Berberian Sound Studio Peter Strickland (UK 2012)

, 2012-09-26

  @font-face { font-family: "Times New Roman"; }p.MsoNormal, li.MsoNormal, div.MsoNormal { margin: 0in 0in 0.0001pt; font-size: 12pt; font-family: "Times New Roman"; }a:link, span.MsoHyperlink { color: blue; text-decoration: underline; }a:visited, span.MsoHyperlinkFollowed { color: purple; text-decoration: underline; }div.Section1 { page: Section1; }

Berberian Sound StudioPeter Strickland (UK 2012)Toby Jones

Viewed Tyneside Cinema 2 Sept 2012; ticket £7.00

Sound perspective

Peter Strickland (PS) in his previous film Kataline Varga (KV) created a world invested with revenge in which the setting, the sky and landscapes of rural Romania seemed to reflect, in our subjectivity, the state of mind of the protagonist.Using the natural worldas a means of creating and suggesting mood, has an oracular quality, combining the characteristics of being simultaneously both strongly suggestive and ambiguous.KV captured these qualities folding them into the play of the film without ever fixing meaning.It is this evasive and intangible interplay of mind and nature which endows KV with its filmic movement and suppleness.

Something of the same formal concerns define Berberian Sound Studio (BSS).The protagonist of BSS Gilderoy, unlike Kataline, is a passive rather than active agent,ingested sucked into an apparatus that is designed to create a parallel world of obscene and contaminating ritual magic often expressing itself, as sound, in acts of extreme violence perpetrated on the body.I was reminded of another apparatus:the death machine in Kafka’s in the Penal Colony.

PS contrives the establishment of the sequestrated world of the sound studio with superb conviction and artistry.Set in the days of analogue sound, the eponymousstudio is inhabited by a technical crew who have a shadowy otherworldly quality.The crew Gilderoy joins are working on the Sound Track of a Gothic Horror feature filmonto which the contrived sounds of hell have to be dubbed.We never see this film.It is veiled off existing in another dimension, permitting us only to infer its nature from the demands it makes (on its technical crew) which are the cues and evidence of its nature.The only images we see from the actual source movie are from its opening title sequence.This sequence comprising graphics which deploy Medieval style woodcuts of witch hunts witch trials and the like, to introduce a world where the body is the centre of the universe and truth has to be marked in or on the body.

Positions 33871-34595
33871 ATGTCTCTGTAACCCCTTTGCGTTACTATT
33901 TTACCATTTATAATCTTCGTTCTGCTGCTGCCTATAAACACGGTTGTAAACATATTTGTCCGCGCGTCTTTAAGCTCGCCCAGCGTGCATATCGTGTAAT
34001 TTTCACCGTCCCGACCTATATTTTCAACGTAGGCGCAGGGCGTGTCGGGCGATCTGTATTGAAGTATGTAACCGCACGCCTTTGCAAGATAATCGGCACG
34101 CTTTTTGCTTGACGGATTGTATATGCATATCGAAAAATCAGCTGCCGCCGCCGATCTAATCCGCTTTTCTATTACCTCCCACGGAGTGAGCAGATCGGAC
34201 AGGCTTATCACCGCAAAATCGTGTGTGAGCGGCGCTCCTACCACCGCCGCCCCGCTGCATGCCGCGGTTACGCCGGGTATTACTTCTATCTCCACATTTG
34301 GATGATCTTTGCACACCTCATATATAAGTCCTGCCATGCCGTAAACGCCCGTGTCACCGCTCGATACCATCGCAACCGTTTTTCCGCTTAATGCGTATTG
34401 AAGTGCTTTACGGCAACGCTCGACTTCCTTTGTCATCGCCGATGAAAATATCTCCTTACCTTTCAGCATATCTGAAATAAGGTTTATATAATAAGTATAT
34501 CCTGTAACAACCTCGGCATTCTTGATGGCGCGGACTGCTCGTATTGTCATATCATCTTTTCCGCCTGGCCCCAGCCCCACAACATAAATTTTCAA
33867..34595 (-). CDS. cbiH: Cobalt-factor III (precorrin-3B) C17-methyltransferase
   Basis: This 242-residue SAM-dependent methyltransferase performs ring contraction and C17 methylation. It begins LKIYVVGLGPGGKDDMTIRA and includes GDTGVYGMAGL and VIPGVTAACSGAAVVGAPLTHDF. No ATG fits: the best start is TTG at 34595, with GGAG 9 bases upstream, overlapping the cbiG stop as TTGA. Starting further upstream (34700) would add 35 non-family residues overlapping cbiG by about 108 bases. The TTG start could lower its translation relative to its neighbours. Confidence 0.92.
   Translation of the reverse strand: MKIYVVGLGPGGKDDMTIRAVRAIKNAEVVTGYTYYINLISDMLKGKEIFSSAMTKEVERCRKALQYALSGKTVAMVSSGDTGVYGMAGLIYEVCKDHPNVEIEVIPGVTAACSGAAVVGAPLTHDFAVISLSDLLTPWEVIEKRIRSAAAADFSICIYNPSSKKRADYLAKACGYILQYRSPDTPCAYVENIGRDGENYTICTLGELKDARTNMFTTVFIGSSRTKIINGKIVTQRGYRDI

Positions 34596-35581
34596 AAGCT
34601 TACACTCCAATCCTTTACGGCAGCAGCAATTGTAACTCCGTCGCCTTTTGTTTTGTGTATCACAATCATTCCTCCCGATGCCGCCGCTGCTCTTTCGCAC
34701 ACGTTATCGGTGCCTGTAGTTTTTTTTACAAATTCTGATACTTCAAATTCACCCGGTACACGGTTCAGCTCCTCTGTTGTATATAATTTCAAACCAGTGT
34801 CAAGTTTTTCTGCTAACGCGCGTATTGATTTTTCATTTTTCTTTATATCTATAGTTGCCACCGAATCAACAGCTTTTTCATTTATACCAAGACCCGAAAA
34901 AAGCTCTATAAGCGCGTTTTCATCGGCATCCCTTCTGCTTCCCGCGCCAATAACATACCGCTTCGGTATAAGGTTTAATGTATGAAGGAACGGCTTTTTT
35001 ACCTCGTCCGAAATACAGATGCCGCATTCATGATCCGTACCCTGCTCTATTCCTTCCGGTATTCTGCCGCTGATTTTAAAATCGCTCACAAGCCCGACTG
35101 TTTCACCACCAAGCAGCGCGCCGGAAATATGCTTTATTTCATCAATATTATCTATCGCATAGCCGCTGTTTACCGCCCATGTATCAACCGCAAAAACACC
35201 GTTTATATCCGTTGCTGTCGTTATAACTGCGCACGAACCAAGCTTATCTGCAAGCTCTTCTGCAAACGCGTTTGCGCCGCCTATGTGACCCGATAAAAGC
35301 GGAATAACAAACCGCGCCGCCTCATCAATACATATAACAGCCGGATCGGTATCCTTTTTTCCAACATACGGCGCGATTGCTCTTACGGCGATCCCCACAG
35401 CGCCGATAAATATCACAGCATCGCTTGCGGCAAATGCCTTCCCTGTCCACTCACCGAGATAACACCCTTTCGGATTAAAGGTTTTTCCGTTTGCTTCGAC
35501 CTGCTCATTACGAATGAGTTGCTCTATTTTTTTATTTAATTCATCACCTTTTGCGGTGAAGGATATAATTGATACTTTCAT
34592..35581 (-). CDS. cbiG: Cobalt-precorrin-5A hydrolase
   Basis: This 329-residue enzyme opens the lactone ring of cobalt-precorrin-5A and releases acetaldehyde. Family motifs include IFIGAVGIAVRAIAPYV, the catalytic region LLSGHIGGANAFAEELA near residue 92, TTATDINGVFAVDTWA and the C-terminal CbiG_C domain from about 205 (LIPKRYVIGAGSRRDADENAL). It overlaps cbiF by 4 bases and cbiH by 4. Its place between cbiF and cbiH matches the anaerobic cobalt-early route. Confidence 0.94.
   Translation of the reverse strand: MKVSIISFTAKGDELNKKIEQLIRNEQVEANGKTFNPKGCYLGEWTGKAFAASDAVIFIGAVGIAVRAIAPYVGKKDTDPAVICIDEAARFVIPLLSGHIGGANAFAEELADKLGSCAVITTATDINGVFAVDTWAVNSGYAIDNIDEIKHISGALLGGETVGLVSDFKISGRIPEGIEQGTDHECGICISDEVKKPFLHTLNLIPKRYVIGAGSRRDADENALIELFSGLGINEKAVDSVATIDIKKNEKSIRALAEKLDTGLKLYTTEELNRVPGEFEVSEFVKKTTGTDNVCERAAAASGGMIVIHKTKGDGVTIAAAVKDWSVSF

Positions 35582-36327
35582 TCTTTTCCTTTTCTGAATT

The structure of BSS replicates this Medaeval idea of truth in the sense that the sounds on the tracks, as they assault and confront us, cut into us.The sounds have a physicality and through their physicality, a psychic reality.Rather than just being something we hear the sound has the force of incision, of a scarification.

What we never see penetrates first body then psyche then mind.The feeling from the opening sections is of descent: watching Gilderoy’s relentless slide into unfathomable darkness;watching a man sucked down into quick sands.The studio surrounded by long corridors have the quality not of an alienation but of a nether/other world.The long corridor leading to the studioat the end of which sits the sphinx gatekeeper;the interior of the analogue sound studio with its spools cogs and bobbins all have the quality of unremitting tireless mechanical parts of the apparatus that serves some obscure function related to magic ritual rather than film production.